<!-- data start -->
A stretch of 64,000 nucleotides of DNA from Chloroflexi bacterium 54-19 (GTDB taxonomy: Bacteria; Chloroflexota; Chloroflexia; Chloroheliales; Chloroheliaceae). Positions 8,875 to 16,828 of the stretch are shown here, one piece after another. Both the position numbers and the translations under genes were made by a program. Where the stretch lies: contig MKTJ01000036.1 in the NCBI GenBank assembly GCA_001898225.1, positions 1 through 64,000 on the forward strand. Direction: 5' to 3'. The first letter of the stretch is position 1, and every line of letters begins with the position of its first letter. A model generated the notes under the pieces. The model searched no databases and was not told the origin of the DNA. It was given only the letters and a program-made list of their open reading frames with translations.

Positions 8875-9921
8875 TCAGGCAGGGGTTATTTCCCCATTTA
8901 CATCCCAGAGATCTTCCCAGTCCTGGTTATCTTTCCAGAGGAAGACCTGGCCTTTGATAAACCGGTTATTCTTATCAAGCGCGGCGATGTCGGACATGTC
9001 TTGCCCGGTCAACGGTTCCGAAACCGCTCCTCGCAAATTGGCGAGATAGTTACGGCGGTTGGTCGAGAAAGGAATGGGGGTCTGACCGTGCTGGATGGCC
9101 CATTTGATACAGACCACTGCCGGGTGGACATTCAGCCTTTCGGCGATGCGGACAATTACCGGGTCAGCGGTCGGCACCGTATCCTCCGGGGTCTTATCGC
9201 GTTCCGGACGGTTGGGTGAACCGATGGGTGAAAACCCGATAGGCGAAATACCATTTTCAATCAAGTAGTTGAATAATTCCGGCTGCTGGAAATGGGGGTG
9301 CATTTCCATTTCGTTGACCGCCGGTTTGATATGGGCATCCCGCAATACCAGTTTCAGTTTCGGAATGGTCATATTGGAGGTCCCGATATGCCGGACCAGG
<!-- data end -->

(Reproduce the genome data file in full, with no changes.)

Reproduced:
A stretch of 64,000 nucleotides of DNA from Chloroflexi bacterium 54-19 (GTDB taxonomy: Bacteria; Chloroflexota; Chloroflexia; Chloroheliales; Chloroheliaceae). Positions 8,875 to 16,828 of the stretch are shown here, one piece after another. Both the position numbers and the translations under genes were made by a program. Where the stretch lies: contig MKTJ01000036.1 in the NCBI GenBank assembly GCA_001898225.1, positions 1 through 64,000 on the forward strand. Direction: 5' to 3'. The first letter of the stretch is position 1, and every line of letters begins with the position of its first letter. A model generated the notes under the pieces. The model searched no databases and was not told the origin of the DNA. It was given only the letters and a program-made list of their open reading frames with translations.

Positions 8875-9921
8875 TCAGGCAGGGGTTATTTCCCCATTTA
8901 CATCCCAGAGATCTTCCCAGTCCTGGTTATCTTTCCAGAGGAAGACCTGGCCTTTGATAAACCGGTTATTCTTATCAAGCGCGGCGATGTCGGACATGTC
9001 TTGCCCGGTCAACGGTTCCGAAACCGCTCCTCGCAAATTGGCGAGATAGTTACGGCGGTTGGTCGAGAAAGGAATGGGGGTCTGACCGTGCTGGATGGCC
9101 CATTTGATACAGACCACTGCCGGGTGGACATTCAGCCTTTCGGCGATGCGGACAATTACCGGGTCAGCGGTCGGCACCGTATCCTCCGGGGTCTTATCGC
9201 GTTCCGGACGGTTGGGTGAACCGATGGGTGAAAACCCGATAGGCGAAATACCATTTTCAATCAAGTAGTTGAATAATTCCGGCTGCTGGAAATGGGGGTG
9301 CATTTCCATTTCGTTGACCGCCGGTTTGATATGGGCATCCCGCAATACCAGTTTCAGTTTCGGAATGGTCATATTGGAGGTCCCGATATGCCGGACCAGG